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Video Introduction
The HURRICANE model simulates the heat and energy dynamics of a tropical cyclone, known in the Atlantic as a hurricane. Surface winds pick up heat and energy in the form of water vapor as they converge near the center of the storm. The air rises, cashing in its latent heat energy to blow out the top of the storm system, leaving prodigious rainfall and a low pressure core which pulls more air in, perpetuating the storm.

The model runs a 20-day transient simulation based on the conditions set up in the upper left part of the page. The page saves output from the run which can be replayed using the Replay button, or by changing one of the plot selections. A point in time in the simulation can be examined by dragging the Time Slider.

The colors indicate the azimuthal wind speed (going around in a circle), with redder colors showing faster winds according to the color scale on the right. The computational model works from the center, 0, out to 150, assuming that these conditions hold in all directions from the center. The model output was flipped and added to the left-hand side of the figure to better show the storm structure.

First watch the animation of the default simulation.

The pull-down menus above the plots give options of what plots to look at. Changing one of these plot options will trigger the animation to run again. There is also a Replay button which will repeat the animation using the plot options already selected, and a Time Slider which lets you roll back time to an earlier part of the simulation, to examine the plots without them changing.

The numerical values of the model output in the color field can be obtained by hovering the cursor over the field. It may take a second for your browser to dig up the value.

The plot on the lower left shows quantities as a function of time, with default setting Maximum Wind Speed This plot updates in time with the animation.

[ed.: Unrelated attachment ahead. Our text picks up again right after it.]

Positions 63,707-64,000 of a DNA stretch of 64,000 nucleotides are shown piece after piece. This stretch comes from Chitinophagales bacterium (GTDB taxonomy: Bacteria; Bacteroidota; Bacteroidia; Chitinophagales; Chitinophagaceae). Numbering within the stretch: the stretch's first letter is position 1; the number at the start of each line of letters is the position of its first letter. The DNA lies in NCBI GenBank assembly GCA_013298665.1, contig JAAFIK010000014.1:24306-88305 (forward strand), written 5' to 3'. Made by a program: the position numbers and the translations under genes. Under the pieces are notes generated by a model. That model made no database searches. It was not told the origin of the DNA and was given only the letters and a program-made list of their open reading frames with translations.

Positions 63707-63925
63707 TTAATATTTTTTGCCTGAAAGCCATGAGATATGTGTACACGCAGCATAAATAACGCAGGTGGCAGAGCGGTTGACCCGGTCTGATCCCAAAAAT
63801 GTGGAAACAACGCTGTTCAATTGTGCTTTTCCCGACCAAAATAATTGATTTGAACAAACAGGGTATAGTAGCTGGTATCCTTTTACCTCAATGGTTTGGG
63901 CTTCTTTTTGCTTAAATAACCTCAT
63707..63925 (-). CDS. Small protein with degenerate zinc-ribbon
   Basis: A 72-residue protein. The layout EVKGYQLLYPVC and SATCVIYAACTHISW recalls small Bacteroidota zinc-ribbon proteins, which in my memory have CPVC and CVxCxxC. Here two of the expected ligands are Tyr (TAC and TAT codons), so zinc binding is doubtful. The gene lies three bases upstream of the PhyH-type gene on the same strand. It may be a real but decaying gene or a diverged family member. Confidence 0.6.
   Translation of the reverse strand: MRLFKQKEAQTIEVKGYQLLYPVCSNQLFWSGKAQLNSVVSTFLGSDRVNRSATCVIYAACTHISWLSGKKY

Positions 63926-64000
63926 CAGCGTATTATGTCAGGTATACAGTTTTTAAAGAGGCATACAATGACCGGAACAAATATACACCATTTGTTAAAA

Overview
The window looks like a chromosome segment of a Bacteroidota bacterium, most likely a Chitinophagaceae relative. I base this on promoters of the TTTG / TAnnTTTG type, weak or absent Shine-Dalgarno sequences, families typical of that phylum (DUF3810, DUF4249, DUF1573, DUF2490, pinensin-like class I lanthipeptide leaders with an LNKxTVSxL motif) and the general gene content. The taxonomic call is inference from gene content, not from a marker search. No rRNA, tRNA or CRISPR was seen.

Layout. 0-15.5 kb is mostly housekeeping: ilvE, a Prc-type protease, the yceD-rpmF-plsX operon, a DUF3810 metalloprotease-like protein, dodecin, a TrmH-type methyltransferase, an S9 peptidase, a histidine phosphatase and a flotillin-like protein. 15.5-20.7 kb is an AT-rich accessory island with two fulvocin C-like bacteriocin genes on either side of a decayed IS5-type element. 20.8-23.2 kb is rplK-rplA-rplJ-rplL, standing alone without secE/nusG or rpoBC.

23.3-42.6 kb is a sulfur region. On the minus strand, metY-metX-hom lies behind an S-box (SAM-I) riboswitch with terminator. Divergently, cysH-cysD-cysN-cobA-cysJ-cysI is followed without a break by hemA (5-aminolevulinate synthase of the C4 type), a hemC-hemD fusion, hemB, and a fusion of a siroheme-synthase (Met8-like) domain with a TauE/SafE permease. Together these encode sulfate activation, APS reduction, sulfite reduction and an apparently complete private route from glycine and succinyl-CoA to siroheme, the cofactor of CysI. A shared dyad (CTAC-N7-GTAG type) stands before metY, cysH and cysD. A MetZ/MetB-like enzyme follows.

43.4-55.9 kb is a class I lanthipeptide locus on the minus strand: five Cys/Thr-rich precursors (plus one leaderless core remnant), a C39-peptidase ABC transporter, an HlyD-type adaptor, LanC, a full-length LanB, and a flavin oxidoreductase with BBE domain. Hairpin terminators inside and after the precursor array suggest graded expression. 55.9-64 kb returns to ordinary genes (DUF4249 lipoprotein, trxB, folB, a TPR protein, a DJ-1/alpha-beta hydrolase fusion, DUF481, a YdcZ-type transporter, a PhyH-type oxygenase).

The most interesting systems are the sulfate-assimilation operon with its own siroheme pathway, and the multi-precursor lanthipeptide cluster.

The lower right shows quantities as a function of the distance from the center of the storm, with default setting Surface Pressure.

The upper plot scales the color according to model values that span dimension of radius and height, such as the default Azimuthal Velocity. If you change one of the model run parameters in the upper left, a button will appear to Get New Run. It takes a few seconds to compute but when it's finished you'll be able to watch multiple animations the same way as for the initial simulation.

How important is the Sea Surface Temperature to the eventual strength of a hurricane? Measure strength as Maximum Surface Wind, or Surface Pressure, as a function of the SST.
When Ocean Mixing is enabled, how much colder does the oean surface get because of the hurricane (it's one of the radial plots in the lower right)? What happens to the strength of the hurricane?
Does a change in Temperature Aloft have the same impact on hurricane strength as a change in Sea Surface Temperature?
What happens when a hurricane Makes Landfall? How long does it take for the change to happen?
The model is described by Emanuel, K.A., 1995: The behavior of a simple hurricane model using a convective scheme based on subcloud-layer entropy equilibrium. J. Atmos. Sci., 52, 3959-3968.